By Jake Donovan
Seven months removed from his first career loss, Paddy Barnes hoped to catch the luck of the Irish on the undercard of a St. Patrick’s Day card at Madison Square Garden’s Hulu Theatre in New York City.
The two-time Bronze medalist and three-time Olympian from Ireland instead found himself in an all-out war turned disastrous in a split decision loss to Oscar Mojica.
All three judges had the bout scored 58-56, two for Mojica and one for Barnes in the ESPN-televised opener.
Not even an Irishman dubbed ‘The Leprechaun’ could sustain any sort of luck on the festive Sunday, suffering a broken nose barely a minute into the contest. A counter left hook from Mojica turned Barnes’ nose into a gusher, although the former title challenger did his best to fight through the blood and adversity.
Disaster nearly struck in round two, a déjà vu moment for Barnes who—seven months after suffering a body shot knockout to then-flyweight titlist Cristofer Rosales—saw a similar blow once again send him to the canvas. Mojica apparently never got the memo that he was brought in as an opponent, taking the fight to the 20/1 favorite and scoring what was thought to be a knockdown with a left hook downstairs.
Barnes did his best to steady himself before being forced to the canvas. The sequence, however, was ruled a slip as it was deemed that a glove push to the shoulder—and not the preceding body shot—caused the fall. Barnes did his best to rally back, trading on the inside with Mojica down the stretch of a certain round of the year contender.
The ruling did not at all sit well with the corner of Texas’ Mojica, who believed the fight was being stolen from them. Mojica (11-5-1, 1KO) kept his foot on the gas, clearly upset-minded and with the heavily favored Barnes looking worse for the wear.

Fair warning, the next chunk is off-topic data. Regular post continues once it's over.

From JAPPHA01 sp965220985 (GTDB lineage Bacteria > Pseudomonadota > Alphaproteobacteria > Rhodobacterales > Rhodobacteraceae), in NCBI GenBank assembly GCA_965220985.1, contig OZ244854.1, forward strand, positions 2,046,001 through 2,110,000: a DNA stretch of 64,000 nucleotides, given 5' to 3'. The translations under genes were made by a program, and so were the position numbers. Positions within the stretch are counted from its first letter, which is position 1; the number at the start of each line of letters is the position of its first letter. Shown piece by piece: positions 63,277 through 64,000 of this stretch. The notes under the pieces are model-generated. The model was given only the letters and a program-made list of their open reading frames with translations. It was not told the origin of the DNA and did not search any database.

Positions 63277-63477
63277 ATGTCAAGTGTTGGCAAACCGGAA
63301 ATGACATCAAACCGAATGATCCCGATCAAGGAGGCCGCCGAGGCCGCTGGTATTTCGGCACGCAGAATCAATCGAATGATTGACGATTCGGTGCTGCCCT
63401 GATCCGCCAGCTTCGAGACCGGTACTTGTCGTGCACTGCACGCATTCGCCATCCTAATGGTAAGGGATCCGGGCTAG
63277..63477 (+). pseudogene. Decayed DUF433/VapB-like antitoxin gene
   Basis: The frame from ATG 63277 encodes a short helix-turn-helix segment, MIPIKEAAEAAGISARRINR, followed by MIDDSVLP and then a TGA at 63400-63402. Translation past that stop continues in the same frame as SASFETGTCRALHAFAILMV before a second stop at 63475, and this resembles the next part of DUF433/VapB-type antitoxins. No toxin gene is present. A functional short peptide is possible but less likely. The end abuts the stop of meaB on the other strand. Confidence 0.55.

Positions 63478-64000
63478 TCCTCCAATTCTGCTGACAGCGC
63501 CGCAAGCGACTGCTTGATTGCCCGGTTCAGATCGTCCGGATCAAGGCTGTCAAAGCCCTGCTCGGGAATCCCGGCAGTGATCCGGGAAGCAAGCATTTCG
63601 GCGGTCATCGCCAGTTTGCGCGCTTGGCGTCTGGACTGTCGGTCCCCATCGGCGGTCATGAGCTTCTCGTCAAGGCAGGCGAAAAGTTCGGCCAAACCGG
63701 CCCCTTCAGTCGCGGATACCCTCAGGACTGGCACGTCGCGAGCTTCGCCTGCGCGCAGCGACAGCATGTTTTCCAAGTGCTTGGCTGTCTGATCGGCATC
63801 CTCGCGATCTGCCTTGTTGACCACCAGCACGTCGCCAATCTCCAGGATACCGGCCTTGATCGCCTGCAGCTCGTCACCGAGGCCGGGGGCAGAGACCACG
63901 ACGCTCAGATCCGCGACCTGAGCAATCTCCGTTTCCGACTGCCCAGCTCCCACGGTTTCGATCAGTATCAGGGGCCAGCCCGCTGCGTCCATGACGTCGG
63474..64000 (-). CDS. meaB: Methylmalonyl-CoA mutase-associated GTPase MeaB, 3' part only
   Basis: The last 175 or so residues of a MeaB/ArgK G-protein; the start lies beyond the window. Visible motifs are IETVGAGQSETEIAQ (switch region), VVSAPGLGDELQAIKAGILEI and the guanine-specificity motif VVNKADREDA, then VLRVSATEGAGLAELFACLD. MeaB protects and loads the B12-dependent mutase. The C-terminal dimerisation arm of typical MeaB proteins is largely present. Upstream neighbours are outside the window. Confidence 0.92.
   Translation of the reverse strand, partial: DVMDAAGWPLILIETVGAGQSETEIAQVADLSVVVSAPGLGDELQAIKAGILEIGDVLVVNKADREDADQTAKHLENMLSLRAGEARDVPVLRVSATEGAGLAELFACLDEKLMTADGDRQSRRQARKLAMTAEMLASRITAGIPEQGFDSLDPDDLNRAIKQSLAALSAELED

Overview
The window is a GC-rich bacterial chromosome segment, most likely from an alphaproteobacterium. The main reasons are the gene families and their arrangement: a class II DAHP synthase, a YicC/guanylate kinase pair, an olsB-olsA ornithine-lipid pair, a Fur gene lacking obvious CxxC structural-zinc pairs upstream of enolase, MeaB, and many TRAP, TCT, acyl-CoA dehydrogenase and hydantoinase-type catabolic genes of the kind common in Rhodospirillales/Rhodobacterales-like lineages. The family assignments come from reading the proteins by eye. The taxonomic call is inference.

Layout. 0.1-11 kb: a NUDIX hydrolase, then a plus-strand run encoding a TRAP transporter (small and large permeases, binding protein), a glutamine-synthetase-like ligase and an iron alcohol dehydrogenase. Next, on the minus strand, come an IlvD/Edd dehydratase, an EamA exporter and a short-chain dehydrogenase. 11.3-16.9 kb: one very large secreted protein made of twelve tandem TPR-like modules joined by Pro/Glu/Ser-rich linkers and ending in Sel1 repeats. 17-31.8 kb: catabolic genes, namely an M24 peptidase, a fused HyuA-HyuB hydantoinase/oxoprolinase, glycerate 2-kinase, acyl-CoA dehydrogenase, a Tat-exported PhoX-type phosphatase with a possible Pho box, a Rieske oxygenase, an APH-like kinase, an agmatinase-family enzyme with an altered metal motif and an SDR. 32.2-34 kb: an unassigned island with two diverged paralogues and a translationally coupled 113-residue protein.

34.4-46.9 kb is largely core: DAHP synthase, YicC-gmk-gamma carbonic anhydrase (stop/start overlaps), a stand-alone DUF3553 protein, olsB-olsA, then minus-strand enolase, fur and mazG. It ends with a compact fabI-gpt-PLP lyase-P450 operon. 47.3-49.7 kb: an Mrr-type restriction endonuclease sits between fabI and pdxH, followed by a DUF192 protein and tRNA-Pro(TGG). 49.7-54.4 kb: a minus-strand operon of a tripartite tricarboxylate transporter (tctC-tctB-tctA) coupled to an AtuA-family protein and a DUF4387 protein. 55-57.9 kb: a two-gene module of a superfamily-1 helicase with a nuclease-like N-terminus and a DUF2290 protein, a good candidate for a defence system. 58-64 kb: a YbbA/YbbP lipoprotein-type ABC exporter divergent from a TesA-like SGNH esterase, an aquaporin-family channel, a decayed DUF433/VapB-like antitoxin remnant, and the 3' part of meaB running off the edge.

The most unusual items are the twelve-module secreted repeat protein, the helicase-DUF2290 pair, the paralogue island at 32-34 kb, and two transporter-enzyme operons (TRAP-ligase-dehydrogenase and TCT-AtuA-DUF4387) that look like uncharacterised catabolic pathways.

Barnes rallied back hard in round four, a rare frame where Mojica in fact backed off from his two-fisted attack. The strategy paid off for the Texas journeyman, who put together a brilliant 5th round which sealed the fight for him on two of the three scorecards.
A valiant finish by Barnes in the 6th and final round—where he attacked Mojica’s body and let his hands go for virtually the entire three-minute sequence. It wasn’t enough to close the gap on the scorecards—and perhaps not enough to even remain a pro fighter.
“Honestly, I’m seriously thinking about retirement,” Barnes (5-2, 1KO) admitted to ESPN’s Bernardo Osuna afterward, an interview reminiscent of his dejected feel after an opening round loss in the 2016 Rio Olympics following back-to-back Bronze medal runs in 2008 and 2012. “I got hit in round one. I couldn’t see due to the pain through my (broken) nose.
“After a performance like this, I’m seriously considering (retirement).”
Mojica was 3-5-1 in his last nine starts, but returns home with by far the biggest win of his career as he improves to 12-5-1 (1KO).
The bout served as the opening leg of an ESPN-televised tripleheader, headlined by Barnes’ countryman and Olympic teammate, unbeaten featherweight contender Michael Conlan who faces Ruben Garcia Hernandez in a 10-round main event.
Jake Donovan is a senior writer for BoxingScene.com. Twitter: @JakeNDaBox